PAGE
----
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Interest Rates, Local interest rate discussions
nipper
post Posted: Nov 6 2018, 01:32 PM
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no change --- 1.5%pa
QUOTE
The low level of interest rates is continuing to support the Australian economy. Further progress in reducing unemployment and having inflation return to target is expected, although this progress is likely to be gradual. Taking account of the available information, the [RBA] Board judged that holding the stance of monetary policy unchanged at this meeting would be consistent with sustainable growth in the economy and achieving the inflation target over time.




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"Every long-term security is nothing more than a claim on some expected future stream of cash that will be delivered into the hands of investors over time. For a given stream of expected future cash payments, the higher the price investors pay today for that stream of cash, the lower the long-term return they will achieve on their investment over time." - Dr John Hussman

"If I had even the slightest grasp upon my own faculties, I would not make essays, I would make decisions." ― Michel de Montaigne
 
early birds
post Posted: Jul 4 2018, 10:08 AM
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In Reply To: nipper's post @ Jul 3 2018, 10:47 PM

No change from the Reserve Bank at its July meeting with the cash rate remaining on hold at 1.50% and likely to do so for the next year at least, if current economic trends continue, particularly weak wage growth.

Wages growth remains low. This is likely to continue for a while yet, although the stronger economy should see some lift in wages growth over time,” Governor Phil Lowe said in his post meeting statement.

“Consistent with this, the rate of wages growth appears to have troughed and there are increasing reports of skills shortages in some areas.

"Inflation is low and is likely to remain so for some time, reflecting low growth in labour costs and strong competition in retailing. A gradual pick-up in inflation is, however, expected as the economy strengthens. The central forecast is for CPI inflation to be a bit above 2 per cent in 2018.”

"The low level of interest rates is continuing to support the Australian economy. Further progress in reducing unemployment and having inflation return to target is expected, although this progress is likely to be gradual,“ Dr Low said.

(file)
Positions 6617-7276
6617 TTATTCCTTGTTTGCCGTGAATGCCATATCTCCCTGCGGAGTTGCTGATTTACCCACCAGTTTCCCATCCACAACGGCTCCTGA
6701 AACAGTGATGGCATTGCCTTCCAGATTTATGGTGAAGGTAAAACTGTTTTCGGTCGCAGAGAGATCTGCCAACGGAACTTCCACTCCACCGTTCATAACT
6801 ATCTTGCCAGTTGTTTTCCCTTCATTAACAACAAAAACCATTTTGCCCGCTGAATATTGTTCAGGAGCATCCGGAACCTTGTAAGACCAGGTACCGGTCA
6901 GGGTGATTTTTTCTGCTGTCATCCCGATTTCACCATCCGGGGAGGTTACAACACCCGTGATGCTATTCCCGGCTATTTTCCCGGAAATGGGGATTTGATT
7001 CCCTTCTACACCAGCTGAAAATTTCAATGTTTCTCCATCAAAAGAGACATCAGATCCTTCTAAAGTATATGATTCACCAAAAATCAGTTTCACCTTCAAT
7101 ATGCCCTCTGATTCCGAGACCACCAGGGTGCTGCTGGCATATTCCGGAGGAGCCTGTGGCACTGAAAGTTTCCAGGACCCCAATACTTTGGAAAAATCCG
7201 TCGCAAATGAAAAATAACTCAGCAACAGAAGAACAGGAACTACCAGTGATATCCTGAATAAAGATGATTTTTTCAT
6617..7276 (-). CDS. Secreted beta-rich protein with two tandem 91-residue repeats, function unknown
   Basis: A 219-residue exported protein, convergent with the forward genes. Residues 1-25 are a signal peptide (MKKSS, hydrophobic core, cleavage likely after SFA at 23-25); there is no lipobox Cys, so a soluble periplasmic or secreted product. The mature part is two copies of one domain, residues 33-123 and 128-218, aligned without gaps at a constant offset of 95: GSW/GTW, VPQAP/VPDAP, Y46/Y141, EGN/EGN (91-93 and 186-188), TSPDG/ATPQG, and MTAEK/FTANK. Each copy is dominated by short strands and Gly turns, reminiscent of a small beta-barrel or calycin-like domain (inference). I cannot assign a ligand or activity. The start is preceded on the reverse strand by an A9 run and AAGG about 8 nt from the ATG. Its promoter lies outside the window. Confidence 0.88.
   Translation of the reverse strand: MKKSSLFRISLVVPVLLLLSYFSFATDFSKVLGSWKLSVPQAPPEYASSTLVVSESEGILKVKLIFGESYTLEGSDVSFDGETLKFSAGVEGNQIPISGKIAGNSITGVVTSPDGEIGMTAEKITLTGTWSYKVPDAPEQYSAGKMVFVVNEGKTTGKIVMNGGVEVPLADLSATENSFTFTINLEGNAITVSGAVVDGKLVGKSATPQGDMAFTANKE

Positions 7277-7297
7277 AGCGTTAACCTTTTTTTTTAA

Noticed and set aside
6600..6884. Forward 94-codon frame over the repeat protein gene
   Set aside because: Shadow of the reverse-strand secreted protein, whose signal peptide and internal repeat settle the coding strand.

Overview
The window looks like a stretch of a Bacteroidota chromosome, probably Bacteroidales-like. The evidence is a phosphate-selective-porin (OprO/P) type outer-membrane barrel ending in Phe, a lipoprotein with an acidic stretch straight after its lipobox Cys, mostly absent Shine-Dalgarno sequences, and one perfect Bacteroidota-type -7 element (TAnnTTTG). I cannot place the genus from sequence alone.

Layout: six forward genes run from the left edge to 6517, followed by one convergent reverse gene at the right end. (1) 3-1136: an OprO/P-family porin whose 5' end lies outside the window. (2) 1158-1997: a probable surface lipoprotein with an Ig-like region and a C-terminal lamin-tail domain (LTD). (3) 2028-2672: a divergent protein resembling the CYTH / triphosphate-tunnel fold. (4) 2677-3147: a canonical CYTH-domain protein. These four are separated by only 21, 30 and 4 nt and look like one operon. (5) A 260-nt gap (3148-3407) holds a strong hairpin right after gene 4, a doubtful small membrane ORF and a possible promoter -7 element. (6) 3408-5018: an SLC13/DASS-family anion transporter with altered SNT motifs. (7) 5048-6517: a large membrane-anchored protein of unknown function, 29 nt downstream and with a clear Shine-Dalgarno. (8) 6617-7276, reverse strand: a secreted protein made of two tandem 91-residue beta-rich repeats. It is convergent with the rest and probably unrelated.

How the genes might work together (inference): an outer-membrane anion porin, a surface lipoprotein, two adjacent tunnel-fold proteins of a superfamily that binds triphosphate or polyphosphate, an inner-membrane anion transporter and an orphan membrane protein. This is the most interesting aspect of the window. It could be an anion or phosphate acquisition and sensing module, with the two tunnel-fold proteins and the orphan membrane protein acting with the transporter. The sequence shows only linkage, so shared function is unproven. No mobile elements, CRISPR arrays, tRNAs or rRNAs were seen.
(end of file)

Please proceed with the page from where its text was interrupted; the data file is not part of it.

So no need to lift interest rates, as some sections of the media and the economic commintariat have been urging.

The AMP’s chief economist, Dr Shane Oliver, who has been a ‘dove’ on monetary policy made the point that he saw “nothing in the RBA’s latest Statement to suggest an imminent change in monetary policy."

“While a brightening outlook for mining investment, strengthening non-mining investment, booming infrastructure spending and strong growth in export volumes argue against a rate cut, topping dwelling investment, uncertainty around the consumer, continuing weak wages growth and inflation, falling home prices in Sydney and Melbourne, tightening bank lending standards and the threat to global growth from a US driven trade war all argue against a hike.

"So it makes sense for the RBA to remain on hold.

"We remain of the view that an RBA rate hike is unlikely before 2020 at the earliest. And given the weakness in home prices and the negative wealth effect that will flow from that its premature to rule out the next move in official rates being a cut, he added.

He and some other analysts have noted that money market rates have risen, mainly due to the rise in US rates for our banks borrowing in US dollars. That is forcing some banks to lift some mortgage rates. Dr Oliver says that’s a concern.

“The RBA also appears to be a little more perplexed by the rise in money market rates seen in recent months seeing at as driven by “other factors” than just the US and unclear as to how long it will persist.

“The problem is that it is resulting in higher mortgage rates for some borrowers (with the big banks likely to move too) at a time when the property market is already weak and its harder to get a loan.

“If the rise in money market funding rates proves to be structural (due to say regulatory changes) then its another reason for the RBA to be cautious in raising interest rates and would point to the need for easier RBA policy over time than would otherwise be the case."
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i reckon if AUD keeps current rate and even drifting lower from here then inflation will be up-------if RBA not "cooking the states" of course.




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nipper
post Posted: Jul 3 2018, 10:47 PM